Oregon State University is the state agricultural college, and I live in an old neighborhood full of bungalows, where professors raised their children and planted fruit trees—plums, pears, apples, cherries, and one glorious fig—in the back yards. The professors have moved up into the hills, seeking quiet and larger houses, but the old trees remain, still producing fruit. I have a map of these trees in my head and in late summer mornings harvest the produce and preserve it for winter. Other mornings, I bring back the excess from Sunbow Farm and spend an afternoon roasting and canning tomatoes or pickling cucumbers and red cabbage. I am an opportunistic canner; I take what is about to go to waste and save it, rather than working from a series of pre-planned recipes. There are three essential tools in an opportunistic canner’s basement that make such quick action possible.
3 Essential Tools for Home Canning
First, I have a steam canner from Territorial Seeds. Rather than filling the huge canning pot with water and waiting forty minutes for it to boil, I can prepare my applesauce or grape juice and can it immediately, using about a quart of water and a fraction of the time. The timing is the same as a boiling water canner and it works on the same sorts of preserves—pickles, jams, juices, fruit in syrup, and tomatoes. This means that I can preserve a small batch of something, like three jars of pickled red cabbage, without feeling guilty about energy use.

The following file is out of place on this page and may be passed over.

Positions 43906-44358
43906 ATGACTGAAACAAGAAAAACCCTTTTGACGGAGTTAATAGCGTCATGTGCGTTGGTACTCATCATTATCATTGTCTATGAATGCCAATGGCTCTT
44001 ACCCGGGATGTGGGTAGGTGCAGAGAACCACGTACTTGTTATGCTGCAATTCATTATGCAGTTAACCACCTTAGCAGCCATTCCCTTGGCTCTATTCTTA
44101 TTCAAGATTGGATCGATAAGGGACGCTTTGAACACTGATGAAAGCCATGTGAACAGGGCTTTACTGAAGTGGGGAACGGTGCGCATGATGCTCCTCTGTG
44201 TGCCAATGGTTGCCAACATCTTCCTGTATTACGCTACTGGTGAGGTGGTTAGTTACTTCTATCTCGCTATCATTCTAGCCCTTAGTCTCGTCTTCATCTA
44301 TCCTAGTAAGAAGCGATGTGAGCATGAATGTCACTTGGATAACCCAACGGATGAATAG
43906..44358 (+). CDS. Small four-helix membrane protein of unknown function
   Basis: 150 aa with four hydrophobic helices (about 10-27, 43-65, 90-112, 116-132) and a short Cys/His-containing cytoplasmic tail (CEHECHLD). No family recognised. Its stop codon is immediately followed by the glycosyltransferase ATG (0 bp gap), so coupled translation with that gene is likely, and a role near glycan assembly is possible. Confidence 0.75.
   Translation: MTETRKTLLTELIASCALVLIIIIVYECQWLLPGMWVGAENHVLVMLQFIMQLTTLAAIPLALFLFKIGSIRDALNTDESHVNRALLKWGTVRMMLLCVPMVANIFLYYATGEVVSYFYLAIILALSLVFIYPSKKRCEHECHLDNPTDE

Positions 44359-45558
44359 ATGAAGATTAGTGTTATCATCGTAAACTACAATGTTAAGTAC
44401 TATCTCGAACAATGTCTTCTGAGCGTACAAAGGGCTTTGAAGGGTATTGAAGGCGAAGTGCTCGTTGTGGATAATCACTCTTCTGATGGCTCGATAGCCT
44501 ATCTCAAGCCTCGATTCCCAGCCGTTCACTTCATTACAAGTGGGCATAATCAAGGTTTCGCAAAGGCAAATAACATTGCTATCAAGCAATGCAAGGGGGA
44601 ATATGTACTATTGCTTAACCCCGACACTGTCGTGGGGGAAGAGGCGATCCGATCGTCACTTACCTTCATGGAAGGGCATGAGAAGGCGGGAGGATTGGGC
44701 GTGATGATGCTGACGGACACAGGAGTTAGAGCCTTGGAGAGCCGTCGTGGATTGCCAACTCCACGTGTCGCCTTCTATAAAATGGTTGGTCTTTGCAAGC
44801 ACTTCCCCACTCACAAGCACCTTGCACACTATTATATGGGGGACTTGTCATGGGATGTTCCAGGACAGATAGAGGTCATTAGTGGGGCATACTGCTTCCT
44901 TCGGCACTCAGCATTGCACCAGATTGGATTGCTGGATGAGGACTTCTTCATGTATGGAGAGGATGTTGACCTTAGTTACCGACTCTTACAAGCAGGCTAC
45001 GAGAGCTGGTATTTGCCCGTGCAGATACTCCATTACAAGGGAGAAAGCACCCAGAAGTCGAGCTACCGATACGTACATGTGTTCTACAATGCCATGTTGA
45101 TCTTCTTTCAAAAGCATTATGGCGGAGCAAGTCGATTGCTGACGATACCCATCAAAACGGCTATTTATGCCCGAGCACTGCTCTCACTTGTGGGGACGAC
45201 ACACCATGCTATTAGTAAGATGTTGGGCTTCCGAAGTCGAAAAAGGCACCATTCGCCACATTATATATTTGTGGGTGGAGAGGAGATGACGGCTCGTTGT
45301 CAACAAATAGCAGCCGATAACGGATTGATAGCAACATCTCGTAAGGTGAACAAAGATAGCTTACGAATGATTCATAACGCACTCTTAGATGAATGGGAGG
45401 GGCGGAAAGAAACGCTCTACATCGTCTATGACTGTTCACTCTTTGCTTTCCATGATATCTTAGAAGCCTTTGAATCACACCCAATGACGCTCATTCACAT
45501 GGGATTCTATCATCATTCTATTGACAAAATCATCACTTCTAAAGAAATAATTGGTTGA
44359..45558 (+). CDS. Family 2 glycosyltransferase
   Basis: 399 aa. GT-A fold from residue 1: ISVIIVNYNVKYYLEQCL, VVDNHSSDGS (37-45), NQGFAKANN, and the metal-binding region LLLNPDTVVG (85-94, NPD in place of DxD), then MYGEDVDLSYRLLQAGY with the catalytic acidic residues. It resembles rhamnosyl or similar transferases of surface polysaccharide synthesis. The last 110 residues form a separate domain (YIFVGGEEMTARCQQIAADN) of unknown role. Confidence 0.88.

Second, I have a large collection of jars. Some of them are old; I have quart jars with Bicentennial designs on them, and others read “Magic Mason” or “Mother’s Canning Jar.” I scour thrift shops for cheap jars in January. My partner’s mother ships jars to me from Tennessee and friends pass jars my way when they have too many. I buy the lids in bulk, string the reuseable rings on thick pieces of Christmas yarn, and I am ready to go when a bushel of cider apples appears in the back yard, gleaned from the tree down the street.
Finally, I have two books —The Joy of Pickling and The Joy of Jams, Jellies, and Other Sweet Preserves. Both are comprehensive, accurate, and detailed, discussing the general theories of preserving as well as giving specific recipes for a huge variety of vegetables and fruits. When I had a pile of very ripe cucumbers last year, I made senfgurken, which required tough-skinned fruits. Every year, I find new recipes in the books because I have new vegetables to work with.
I don’t can all of our winter’s produce; we eat more dried fruit than canned because of the sugar content and we prefer fresh kale to months old green beans. But, the last few weeks of August, just before school starts, are devoted to preserving whatever harvest comes my way. Like Greg Brown’s grandmother, I “put summer in jars” for the long winter nights.